University of Otago researchers are closer to preventing immature death and improving the overall health of people with diabetes.
More than 60 per cent of people worldwide with type 2 diabetes die from some sort of heart disease.
Associate Professor Rajesh Katare, of the Department of Physiology, leads a team of Otago researchers who have been working to develop a treatment for people with type 2 diabetes who develop heart disease.
Previously, the group identified molecular regulators (microRNA) which play a major role in the development of heart disease and modified them before they changed, to prevent the disease in diabetics.
“However, in reality and in clinic, we do not see patients before they develop any form of disease,” Associate Professor Katare says.
“In fact, people don't go to a GP or hospital unless there is a problem.”
Using mouse models, which react in a similar way to humans with type 2 diabetes, the group set out to treat heart disease.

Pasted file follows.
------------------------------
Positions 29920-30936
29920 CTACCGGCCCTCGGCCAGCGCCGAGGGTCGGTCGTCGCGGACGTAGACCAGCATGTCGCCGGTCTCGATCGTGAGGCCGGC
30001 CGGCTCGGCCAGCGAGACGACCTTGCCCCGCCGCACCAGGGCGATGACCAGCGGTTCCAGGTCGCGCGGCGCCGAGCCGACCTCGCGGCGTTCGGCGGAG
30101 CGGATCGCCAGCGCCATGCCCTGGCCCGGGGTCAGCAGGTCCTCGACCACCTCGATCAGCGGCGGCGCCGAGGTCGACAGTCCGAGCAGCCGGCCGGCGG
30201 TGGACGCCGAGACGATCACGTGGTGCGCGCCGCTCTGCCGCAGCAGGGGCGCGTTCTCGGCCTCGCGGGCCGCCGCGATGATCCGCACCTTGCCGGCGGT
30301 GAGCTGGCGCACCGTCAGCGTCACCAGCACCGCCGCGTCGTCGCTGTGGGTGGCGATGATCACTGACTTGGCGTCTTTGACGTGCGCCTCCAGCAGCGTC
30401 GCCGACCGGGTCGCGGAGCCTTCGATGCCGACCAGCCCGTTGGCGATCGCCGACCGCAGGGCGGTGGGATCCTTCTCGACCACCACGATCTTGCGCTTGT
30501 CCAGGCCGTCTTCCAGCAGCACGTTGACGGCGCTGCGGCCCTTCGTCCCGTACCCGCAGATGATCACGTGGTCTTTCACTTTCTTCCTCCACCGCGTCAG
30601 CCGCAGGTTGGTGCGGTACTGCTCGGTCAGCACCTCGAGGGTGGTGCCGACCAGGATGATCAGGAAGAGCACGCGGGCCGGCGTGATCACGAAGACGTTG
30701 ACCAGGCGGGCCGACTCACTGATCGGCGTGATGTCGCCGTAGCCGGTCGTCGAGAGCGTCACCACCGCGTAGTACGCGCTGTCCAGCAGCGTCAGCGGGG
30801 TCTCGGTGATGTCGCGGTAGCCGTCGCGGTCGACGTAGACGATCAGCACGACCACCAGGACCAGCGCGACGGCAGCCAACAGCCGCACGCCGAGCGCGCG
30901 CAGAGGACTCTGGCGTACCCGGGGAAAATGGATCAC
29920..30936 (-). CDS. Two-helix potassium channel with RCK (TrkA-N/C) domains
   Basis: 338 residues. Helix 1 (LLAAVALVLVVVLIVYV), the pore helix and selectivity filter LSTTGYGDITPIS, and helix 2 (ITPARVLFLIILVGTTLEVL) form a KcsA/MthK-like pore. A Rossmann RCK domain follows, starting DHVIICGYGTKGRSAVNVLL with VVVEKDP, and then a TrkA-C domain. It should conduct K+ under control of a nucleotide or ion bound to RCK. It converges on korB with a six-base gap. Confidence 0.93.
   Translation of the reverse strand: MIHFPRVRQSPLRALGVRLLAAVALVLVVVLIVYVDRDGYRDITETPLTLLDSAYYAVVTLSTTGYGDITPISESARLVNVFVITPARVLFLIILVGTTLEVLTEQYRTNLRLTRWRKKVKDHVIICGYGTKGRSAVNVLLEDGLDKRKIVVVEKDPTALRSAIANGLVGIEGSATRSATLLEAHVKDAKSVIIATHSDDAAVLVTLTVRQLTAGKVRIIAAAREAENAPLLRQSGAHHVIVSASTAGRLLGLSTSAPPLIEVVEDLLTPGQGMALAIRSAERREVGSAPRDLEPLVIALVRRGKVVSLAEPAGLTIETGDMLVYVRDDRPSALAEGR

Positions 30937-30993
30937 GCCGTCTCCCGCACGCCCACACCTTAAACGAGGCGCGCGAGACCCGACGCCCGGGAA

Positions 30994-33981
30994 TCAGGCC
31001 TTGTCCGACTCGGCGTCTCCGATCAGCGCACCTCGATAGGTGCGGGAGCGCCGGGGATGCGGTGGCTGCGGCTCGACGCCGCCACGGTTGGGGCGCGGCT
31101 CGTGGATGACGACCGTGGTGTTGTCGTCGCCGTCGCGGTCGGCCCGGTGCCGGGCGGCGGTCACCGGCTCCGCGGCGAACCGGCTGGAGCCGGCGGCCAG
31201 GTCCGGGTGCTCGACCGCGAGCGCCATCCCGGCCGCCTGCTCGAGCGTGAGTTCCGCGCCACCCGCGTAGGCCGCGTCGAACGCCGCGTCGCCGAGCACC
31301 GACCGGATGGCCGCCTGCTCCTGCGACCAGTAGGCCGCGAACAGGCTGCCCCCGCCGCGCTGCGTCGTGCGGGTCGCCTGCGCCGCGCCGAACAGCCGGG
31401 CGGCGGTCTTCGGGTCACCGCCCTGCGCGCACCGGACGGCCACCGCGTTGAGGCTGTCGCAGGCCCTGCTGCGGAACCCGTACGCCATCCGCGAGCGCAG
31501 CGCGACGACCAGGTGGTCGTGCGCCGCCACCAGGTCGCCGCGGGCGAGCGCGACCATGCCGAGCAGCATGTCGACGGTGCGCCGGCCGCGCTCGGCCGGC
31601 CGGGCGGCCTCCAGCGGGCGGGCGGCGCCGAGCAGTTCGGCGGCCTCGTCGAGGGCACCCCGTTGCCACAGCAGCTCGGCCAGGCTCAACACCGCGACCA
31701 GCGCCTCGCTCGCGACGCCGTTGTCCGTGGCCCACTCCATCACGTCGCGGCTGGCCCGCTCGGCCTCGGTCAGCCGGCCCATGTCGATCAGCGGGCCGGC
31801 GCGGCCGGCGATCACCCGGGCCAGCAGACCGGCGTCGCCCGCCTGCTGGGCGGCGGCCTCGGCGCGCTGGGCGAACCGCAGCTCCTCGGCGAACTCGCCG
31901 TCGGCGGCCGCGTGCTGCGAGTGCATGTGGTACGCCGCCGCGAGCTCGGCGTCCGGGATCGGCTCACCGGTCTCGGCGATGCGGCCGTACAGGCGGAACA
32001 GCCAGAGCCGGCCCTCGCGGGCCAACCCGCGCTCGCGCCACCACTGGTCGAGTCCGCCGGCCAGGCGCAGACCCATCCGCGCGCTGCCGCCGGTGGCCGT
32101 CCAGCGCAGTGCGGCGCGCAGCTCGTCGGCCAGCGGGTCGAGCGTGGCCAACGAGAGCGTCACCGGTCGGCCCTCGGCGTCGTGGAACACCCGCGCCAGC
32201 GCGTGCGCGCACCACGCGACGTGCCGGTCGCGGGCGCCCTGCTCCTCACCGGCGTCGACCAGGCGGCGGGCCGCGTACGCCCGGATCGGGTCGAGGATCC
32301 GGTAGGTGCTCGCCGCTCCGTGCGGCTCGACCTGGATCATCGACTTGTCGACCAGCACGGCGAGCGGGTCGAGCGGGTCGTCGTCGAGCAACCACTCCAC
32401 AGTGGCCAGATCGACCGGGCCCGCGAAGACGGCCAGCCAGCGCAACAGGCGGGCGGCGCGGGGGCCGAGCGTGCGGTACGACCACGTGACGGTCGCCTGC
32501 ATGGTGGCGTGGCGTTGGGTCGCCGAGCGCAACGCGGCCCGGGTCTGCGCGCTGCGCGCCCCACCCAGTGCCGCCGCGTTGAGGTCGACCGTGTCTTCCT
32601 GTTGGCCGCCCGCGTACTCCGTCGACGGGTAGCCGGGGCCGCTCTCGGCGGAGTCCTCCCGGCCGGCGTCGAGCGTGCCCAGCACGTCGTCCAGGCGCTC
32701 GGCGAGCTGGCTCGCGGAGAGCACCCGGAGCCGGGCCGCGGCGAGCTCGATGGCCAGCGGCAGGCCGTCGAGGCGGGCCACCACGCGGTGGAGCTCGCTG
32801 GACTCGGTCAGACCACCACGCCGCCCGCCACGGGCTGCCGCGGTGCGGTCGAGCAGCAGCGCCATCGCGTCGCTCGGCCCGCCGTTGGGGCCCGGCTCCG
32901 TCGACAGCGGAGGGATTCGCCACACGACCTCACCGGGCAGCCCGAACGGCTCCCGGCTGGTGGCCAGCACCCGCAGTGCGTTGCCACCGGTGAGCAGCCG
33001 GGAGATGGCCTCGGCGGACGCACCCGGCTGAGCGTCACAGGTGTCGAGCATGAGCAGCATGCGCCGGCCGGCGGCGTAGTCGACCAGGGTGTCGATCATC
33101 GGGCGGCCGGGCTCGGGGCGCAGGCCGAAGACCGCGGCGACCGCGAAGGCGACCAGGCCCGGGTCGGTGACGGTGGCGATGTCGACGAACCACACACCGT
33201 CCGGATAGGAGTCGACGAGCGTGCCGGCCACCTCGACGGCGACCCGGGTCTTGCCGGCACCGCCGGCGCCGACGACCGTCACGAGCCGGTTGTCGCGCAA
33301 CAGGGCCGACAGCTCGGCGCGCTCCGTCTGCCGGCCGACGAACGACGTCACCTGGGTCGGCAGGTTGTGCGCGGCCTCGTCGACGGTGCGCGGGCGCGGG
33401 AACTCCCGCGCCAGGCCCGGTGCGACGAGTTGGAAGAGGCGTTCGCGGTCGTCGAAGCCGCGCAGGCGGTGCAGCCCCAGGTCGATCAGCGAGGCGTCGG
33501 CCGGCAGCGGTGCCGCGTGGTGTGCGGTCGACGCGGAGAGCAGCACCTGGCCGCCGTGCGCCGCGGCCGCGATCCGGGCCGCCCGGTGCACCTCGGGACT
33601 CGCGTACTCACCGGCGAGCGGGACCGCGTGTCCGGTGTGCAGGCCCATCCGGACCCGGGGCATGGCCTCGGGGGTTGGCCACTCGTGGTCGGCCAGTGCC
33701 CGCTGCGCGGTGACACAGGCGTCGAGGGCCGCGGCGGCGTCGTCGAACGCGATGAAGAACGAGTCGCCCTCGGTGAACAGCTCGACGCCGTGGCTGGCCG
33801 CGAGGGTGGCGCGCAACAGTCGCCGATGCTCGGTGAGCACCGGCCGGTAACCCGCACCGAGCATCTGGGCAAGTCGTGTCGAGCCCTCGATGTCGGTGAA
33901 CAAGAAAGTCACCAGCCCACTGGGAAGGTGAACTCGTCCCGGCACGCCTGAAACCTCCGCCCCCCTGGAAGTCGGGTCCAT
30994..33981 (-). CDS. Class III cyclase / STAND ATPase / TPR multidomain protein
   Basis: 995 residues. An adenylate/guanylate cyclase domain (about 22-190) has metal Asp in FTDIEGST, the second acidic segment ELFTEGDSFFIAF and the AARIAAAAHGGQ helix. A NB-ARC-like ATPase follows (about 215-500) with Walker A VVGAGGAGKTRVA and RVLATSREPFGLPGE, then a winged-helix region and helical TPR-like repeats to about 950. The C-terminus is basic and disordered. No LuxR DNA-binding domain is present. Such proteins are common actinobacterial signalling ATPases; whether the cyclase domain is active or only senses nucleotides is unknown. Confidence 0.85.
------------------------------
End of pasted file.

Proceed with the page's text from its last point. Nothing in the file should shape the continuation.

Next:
“We identified that our treatment was able to restore the heart function by reducing the death of heart cells,” Associate Professor Katare says.
“This is an exciting result, as we are able to initiate the treatment after the development of the disease but still improve the heart function. This result has given us the confidence that microRNA therapy can be used in clinic.”
Associate Professor Katare says the impact will be huge, particularly among the Māori community due to the simple nature of the treatment and the use of cell-free products, making it culturally safe to use.
It will improve the health of people with type 2 diabetes and reduce immature death, he says.
“This in turn will have a massive impact on the whole whānau.”
The next stage of the project is to test if there will be similar improvements in larger animal models.
“If funded, this will take our research findings one more step closer towards translating into the clinic.”
Therapeutic knockdown of miR-320 improves deteriorated cardiac function in a pre-clinical model of non-ischemic diabetic heart disease.
Nilanjan Ghosh, Sonya Fenton, Isabelle van Hout, Gregory T. Jones, Sean Coffey, Michael J. A. Williams, Ramanen Sugunesegran, Dominic Parry, Philip Davis, Daryl O. Schwenke, Aniruddha Chatterjee, and Rajesh Katare.
Molecular Therapy Nucleic Acids
For more information, please contact:
Associate Professor Rajesh Katare
Department of Physiology
University of Otago
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